The level diversity is absolutely delightful, with each one absolutely teeming with its own individual personality. Just when you think the battles are going to become tired and predictable, like fighting a ghost or a scorned lover, the game throws a twist, like a hair-cutting competition or a rival hero wearing magical garments that slowly kill him before you can. Just like the tongue-twister title, there’s definitely a lot going on here.

As for the battles themselves, they do have your standard RPG elements, but again completely rethink them in a dramatically new way. There are regular attacks and items, as per usual, but there are some fresh additions to the skills section — instead of just having your cliche elemental magic and leaving it at that, there’s also occupational, financial, piercing, slashing, legal, shameful, honorable, and what feels like a million more damage types. Don’t get me wrong, the elemental damages are still there — ice, fire, and the rest are spells and skills that mages will have — but these typical skill types are set against some really unique new additions, something that is really rare to see in such games and lends itself really well to the notion that the entire town is fighting.

The writing is really, really clever and very deep for what feels like a quaint little game. There’s a world-building aspect to it that takes tired cliches in a RPG society we normally take for granted and explains them away — for example, the class system. One character I spoke with talked about the difficulties of changing your class and some of the challenges she’s faced when deciding her future, but then pensively adds that it’s different for our main character, whose class was chosen at birth. The game didn’t just hint at a standard fantasy world, it structured it. It framed it in, providing much-needed parameters that didn’t rely on face-value tropes. It was such a flavorful explosion of freshness packed in the space of two or three dialog boxes per tasty morsel, and I couldn’t get my fill of the wonderful twist this game offered.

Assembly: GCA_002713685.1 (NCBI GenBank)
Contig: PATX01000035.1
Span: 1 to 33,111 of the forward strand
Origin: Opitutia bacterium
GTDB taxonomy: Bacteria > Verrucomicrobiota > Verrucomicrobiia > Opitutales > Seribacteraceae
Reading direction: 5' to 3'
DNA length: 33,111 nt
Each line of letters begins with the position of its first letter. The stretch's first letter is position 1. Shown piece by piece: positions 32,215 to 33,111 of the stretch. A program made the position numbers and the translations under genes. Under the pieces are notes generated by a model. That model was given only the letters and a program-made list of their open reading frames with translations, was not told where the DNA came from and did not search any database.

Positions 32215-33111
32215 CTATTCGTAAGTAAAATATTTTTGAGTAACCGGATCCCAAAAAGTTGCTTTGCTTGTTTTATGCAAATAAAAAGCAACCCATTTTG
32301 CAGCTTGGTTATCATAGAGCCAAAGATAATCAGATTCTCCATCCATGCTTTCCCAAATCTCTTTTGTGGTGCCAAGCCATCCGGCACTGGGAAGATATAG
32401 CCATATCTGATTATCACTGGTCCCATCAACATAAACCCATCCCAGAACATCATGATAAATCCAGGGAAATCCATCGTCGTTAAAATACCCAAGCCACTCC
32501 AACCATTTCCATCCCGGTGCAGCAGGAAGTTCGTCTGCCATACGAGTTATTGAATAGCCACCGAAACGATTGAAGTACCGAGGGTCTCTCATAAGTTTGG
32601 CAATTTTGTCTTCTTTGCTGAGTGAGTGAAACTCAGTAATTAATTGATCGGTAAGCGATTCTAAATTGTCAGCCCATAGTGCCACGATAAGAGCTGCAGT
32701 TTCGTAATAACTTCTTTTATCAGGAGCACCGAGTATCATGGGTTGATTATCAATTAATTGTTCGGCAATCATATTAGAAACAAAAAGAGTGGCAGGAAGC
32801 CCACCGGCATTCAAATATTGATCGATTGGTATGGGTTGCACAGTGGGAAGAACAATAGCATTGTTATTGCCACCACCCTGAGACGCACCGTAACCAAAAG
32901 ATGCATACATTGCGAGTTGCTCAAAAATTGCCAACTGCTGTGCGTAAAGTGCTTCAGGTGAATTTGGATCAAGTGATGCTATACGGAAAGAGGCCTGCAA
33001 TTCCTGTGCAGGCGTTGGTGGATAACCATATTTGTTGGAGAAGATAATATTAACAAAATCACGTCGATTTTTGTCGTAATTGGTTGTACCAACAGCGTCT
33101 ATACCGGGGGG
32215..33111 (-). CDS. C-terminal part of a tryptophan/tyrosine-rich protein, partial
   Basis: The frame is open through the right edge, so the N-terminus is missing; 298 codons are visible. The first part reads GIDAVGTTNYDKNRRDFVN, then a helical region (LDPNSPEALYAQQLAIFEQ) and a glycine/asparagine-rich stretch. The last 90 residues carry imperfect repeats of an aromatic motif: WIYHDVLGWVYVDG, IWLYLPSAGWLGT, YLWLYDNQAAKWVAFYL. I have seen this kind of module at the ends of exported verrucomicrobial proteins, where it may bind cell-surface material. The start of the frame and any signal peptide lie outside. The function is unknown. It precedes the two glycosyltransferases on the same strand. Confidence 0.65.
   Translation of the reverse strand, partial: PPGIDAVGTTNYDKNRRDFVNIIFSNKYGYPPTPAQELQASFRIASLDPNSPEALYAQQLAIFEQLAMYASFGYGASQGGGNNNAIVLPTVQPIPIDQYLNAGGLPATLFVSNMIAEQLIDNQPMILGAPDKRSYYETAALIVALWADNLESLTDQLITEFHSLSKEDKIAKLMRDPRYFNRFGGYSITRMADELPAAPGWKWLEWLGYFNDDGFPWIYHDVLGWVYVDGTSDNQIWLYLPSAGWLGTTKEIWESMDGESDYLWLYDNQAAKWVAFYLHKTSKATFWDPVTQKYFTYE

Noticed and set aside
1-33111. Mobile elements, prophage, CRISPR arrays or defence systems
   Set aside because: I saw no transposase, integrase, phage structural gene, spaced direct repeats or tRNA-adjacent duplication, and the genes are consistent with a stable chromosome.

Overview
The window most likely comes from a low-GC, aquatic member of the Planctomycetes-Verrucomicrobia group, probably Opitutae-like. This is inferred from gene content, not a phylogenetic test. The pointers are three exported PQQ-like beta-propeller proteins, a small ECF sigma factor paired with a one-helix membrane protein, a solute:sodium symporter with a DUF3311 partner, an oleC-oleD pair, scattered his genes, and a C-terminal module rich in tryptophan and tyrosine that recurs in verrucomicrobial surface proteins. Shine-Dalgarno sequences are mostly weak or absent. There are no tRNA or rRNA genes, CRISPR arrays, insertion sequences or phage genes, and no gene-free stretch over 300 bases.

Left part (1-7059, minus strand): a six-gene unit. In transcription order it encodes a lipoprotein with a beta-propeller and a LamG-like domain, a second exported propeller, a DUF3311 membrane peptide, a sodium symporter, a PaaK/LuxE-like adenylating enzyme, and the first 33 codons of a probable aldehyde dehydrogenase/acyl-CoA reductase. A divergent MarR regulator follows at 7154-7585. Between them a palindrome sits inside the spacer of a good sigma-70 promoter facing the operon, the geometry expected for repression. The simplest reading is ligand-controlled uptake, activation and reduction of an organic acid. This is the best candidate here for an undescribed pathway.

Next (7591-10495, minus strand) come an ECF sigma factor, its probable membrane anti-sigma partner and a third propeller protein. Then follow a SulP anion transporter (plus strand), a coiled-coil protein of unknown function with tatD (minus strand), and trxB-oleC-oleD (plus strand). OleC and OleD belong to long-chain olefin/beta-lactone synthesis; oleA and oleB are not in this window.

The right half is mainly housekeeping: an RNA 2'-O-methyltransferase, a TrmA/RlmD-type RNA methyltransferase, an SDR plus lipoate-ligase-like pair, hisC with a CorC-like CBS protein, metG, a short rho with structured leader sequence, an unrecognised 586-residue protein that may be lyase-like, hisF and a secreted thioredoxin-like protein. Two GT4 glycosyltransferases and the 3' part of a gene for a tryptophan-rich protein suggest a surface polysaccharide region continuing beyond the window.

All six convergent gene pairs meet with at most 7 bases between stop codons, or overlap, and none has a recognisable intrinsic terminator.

I would not be surprised if the developer didn’t have a backstory for absolutely every character in the game, and I certainly felt that with each team member I collected. I think my favorite is the Gunner character who fell through a wormhole and ended up in this alternate universe where the world is mythical instead of mechanical, and he’s just running with it, because why not? Every single character has something like this, and every single level just dives head first into party dynamics — someone’s a prankster, someone’s far too serious, someone’s scared easily — just like RPGs of days gone by used to. Each level was a charming little taste of what SNES RPGs were like, and it was so delightful to experience that all over again.

I found myself yearning for one thing throughout this game, and that was some sort of indicator in battle that helped me distinguish classes between each other. While each class was well-defined and each character well-written, it was somewhat painstaking to go through all 99 characters to find a specific damage type; for example, in the hair-cutting level, you’re only allowed to use slashing attacks to cut your customer’s hair. This clever concept could have shown through better if the battle didn’t ultimately play like every one that preceded it — pressing the left arrow to move between characters, searching their skillset for a very particular (and in some cases, seemingly rare) attack, then using it until their focus (mana) drains, only to lather, rinse, repeat.